There has been quite a bit of negative feedback in the media about the new breastfeeding strategy in the past few days. Many “opinion pieces” have attacked the strategy for “making mums feel guilty” for not breastfeeding.
This is a complete crock of shit.
Ask the mother of a child that was killed in a car accident before seatbelt laws if she feels guilty for not knowing about seat belts. Or a man dying of lung cancer if he feels guilty for smoking. The melanoma patient that loved the beach.
We make our decisions based on the evidence that is available at the time. Sometimes new informations has an impact on us, and we change our behavior. Sometimes we get the health message and decide to ignore it, like I did with soft cheese while I was pregnant – I did some research and found that there had been one case of listeria in pregnancy in Australia in the past two decades, and I decided to take the risk.
I would never tell another woman what to do, but I think it is fair to give them the information so that she can make up her own mind. It is my opinion that most mothers think a lot about what is best for their babies, and most mothers make conservative choices. And yet many women choose to artificially feed their babies. If I was doing a PHD in anthropology I think I would choose study this question. Since I’m not, I have to guess that most women don’t know how risky it is not to breastfeed their babies.
Of course, there are some women who can’t breastfeed. Some women have to have treatment that is incompatible with breastfeeding, or surgery, or there are other, valid reasons for not breastfeeding. Or they simply choose not to, and that is ok.
What is not OK with me is hiding the facts about the risks of artificial feeding in order to spare the feelings of a non-breastfeeding woman.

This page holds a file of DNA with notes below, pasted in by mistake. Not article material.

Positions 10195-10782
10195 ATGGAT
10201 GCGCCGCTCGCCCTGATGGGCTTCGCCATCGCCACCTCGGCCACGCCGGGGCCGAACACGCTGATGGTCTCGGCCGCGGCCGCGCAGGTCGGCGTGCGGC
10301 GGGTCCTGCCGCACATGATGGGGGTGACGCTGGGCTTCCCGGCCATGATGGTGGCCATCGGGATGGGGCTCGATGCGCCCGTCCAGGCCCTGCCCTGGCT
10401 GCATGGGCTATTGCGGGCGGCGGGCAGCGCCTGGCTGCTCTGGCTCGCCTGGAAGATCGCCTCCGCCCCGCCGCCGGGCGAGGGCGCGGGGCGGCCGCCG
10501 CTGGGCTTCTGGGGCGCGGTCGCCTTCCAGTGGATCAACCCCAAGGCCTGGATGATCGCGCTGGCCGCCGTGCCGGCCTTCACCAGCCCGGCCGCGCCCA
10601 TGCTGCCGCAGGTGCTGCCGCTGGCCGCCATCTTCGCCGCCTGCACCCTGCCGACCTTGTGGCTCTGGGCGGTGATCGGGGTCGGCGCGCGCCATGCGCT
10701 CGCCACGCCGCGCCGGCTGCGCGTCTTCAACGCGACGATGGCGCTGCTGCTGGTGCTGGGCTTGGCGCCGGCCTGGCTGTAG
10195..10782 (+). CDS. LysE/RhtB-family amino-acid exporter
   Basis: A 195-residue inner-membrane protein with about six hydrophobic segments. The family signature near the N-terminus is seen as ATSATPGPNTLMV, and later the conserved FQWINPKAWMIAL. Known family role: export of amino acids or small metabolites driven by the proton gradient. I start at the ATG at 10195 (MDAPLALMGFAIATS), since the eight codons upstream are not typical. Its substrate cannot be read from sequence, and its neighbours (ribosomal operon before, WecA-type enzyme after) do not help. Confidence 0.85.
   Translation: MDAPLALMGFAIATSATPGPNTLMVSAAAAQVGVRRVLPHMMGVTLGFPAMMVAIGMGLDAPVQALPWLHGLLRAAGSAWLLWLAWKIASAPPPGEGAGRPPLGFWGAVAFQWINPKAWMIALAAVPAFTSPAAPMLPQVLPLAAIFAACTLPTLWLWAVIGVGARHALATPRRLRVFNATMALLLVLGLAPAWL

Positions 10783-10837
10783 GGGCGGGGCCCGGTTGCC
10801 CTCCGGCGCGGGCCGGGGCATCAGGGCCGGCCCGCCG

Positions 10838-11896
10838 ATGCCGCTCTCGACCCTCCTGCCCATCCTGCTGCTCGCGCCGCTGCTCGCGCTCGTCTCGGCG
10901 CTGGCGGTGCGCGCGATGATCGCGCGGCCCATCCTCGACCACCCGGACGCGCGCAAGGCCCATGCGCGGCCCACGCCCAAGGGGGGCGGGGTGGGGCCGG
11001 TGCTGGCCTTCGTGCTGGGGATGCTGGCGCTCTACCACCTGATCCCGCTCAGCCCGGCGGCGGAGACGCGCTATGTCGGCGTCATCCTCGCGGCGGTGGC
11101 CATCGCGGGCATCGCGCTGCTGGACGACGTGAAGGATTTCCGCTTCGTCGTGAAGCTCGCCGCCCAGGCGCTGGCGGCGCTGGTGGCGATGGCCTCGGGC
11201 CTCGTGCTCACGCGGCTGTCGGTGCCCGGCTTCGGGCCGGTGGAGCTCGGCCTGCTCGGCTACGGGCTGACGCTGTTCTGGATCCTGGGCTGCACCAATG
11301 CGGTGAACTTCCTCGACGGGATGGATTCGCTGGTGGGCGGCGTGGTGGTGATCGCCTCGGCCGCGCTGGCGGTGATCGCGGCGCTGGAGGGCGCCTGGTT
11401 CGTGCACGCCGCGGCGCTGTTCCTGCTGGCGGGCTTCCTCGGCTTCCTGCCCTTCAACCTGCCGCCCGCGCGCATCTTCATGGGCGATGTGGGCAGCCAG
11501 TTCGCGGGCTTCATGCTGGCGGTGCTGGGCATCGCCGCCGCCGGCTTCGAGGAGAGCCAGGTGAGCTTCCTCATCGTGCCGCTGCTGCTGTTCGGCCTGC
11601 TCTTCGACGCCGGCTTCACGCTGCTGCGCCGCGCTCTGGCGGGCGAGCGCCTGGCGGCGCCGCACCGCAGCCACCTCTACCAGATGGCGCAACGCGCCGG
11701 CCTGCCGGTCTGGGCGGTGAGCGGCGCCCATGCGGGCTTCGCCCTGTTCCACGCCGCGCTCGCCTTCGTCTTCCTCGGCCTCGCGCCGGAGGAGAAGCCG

Below is what I wrote as a comment to a newspaper article that I read today – a new mum that “couldn’t” breastfeed because of poor advice, attacking the ABA, the one organisation that could have helped her if she had chosen to reach out.
The new strategy is about supporting new mums, so they don’t get this stupid advice. If Rebecca had good advice and support when she was trying to get breastfeeding established (or even before the baby was born), her story might have been a lot different.
I too struggled to get breastfeeding established, and suffered for nearly three months. Before my baby was born, I attended a Breastfeeding Education Class run by the Australian Breastfeeding Association, and when things got hard, I turned to them for support and advice. My baby is just about to turn two, and he is still breastfeeding. It is my intention to follow World Health Organisation guidelines, and feed him at least until his second birthday.
This new strategy has looked at the “hard evidence”, and has come to the conclusion that formula use places an unnecessary strain on health services. Artificially fed babies do have worse health outcomes (and so do their mothers) – so of course the government wants to encourage and support women to breastfeed.
And if you’re after scientific evidence that formula feeding carries risks, read this article – www.onemillioncampaign.org/doc/RisksofFormulaFeeding.pdf The information is easy to read, but each point is referenced with the research papers so you can look up the results for yourself.
As for the ABA using emotive language, that is a no brainer. In my opinion, saying that breastmilk is a gift that a mother can give her baby is much nicer than saying giving formula to your baby increases his risk of diabetes, obesity, asthma, SIDS, hospitalisation for upper respiratory illness, childhood cancer, reduced cognitive development, allergies, infection from contaminated formula, altered occlusion, nutrient deficiency, etc, etc.
It is interesting to note that Cuba, which has strong government support for breastfeeding, has a lower infant mortality rate than the USA, where breastfeeding rates are even lower than they are in Australia. Breastfeeding saves lives, and I think that it is time we stopped pretending that artificial feeding is “just as good”. Hiding these facts from women who are making a choice to artificially feed their babies is patronising, and dangerous.